The nice thing about being a frog is that you don’t have to chew your food—just gulp, and down the hatch. The problematic thing about being a frog is that you don’t have to chew your food, which means that if you’ve happened to nab the aquatic beetle Regimbartia attenuata, your food might come out the other end in an undesirable fashion: alive and literally kicking.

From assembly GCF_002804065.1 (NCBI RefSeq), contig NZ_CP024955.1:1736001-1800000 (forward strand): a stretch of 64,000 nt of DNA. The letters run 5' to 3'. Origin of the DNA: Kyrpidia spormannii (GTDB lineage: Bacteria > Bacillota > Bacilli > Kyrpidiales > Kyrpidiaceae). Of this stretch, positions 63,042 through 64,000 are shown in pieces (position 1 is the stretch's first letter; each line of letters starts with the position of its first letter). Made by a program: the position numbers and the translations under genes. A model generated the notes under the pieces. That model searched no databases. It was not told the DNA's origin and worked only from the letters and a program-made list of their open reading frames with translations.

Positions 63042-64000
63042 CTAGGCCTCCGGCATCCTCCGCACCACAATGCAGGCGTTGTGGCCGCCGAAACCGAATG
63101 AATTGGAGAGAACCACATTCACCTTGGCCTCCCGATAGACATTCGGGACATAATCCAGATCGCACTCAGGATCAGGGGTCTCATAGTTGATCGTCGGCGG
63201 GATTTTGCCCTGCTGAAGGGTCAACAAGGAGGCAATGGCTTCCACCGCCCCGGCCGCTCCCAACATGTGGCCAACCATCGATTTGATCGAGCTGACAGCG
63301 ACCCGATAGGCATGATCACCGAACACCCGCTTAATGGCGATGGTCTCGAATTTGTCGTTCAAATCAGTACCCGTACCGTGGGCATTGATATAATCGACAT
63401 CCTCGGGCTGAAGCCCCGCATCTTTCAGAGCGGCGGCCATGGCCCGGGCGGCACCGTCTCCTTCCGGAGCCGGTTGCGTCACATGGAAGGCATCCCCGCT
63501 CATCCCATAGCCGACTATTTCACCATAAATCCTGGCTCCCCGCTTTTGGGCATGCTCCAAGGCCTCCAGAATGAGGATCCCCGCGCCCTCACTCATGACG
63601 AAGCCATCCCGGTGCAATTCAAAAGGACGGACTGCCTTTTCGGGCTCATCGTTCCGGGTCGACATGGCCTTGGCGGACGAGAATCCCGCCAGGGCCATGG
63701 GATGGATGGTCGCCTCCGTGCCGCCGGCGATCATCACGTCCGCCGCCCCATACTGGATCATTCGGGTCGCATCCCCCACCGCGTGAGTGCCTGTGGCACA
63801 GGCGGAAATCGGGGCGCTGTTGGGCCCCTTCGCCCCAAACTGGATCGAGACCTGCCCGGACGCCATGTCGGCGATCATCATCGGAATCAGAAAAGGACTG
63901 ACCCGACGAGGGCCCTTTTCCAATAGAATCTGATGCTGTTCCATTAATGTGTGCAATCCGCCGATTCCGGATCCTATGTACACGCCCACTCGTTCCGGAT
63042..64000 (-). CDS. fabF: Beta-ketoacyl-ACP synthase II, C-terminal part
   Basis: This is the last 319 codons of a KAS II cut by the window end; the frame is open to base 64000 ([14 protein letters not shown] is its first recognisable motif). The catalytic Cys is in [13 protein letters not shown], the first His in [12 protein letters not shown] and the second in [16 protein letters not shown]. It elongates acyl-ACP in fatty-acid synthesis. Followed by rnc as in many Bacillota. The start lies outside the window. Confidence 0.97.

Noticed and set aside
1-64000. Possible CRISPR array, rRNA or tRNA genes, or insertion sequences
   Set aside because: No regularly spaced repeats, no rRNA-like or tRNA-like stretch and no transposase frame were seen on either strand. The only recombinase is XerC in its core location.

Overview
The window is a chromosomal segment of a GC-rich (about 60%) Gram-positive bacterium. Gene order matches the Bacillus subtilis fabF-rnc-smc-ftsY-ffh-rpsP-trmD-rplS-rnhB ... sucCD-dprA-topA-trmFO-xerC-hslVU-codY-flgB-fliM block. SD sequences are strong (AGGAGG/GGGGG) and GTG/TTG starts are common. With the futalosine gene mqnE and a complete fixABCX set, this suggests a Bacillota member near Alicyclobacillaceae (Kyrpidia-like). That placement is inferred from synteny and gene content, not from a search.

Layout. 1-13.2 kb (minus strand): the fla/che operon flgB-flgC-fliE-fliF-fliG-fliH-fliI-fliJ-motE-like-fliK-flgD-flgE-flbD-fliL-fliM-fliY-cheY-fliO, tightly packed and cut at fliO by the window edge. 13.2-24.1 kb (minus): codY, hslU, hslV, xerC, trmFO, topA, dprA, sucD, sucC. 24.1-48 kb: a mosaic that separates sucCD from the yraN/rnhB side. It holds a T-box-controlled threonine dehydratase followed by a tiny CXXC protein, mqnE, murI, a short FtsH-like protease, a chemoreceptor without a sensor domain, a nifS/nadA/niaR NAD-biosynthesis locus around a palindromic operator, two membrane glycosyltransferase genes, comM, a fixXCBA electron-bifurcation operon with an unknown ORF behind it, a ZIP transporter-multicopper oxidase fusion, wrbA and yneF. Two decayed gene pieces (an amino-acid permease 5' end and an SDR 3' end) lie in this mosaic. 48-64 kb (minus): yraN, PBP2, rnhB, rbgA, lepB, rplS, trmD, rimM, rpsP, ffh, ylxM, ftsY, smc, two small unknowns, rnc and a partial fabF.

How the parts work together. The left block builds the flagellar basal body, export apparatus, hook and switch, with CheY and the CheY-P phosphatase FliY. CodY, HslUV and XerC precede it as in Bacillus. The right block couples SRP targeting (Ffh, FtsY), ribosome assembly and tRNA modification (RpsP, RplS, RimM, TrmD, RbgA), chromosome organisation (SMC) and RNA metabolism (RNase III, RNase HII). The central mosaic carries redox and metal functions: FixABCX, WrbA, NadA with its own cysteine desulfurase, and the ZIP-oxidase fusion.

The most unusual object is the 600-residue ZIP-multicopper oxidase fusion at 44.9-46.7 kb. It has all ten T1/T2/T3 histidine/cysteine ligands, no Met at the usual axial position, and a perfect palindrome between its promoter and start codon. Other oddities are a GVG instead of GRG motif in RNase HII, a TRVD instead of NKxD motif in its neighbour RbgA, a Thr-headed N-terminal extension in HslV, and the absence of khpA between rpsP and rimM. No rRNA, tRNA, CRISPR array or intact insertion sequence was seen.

Writing today in the journal Current Biology, Kobe University ecologist Shinji Sugiura describes how the beetle, locked behind the frog’s jaws, turns around and scrambles through its digestive tract. In carefully designed lab experiments, Sugiura found that 93 percent of the beetles he fed to the frog Pelophylax nigromaculatus escaped the predator’s “vent”—aka anus—within four hours, “frequently entangled in fecal pellets,” he writes. The quickest run from mouth to anus was just six minutes. The beetles then went about their day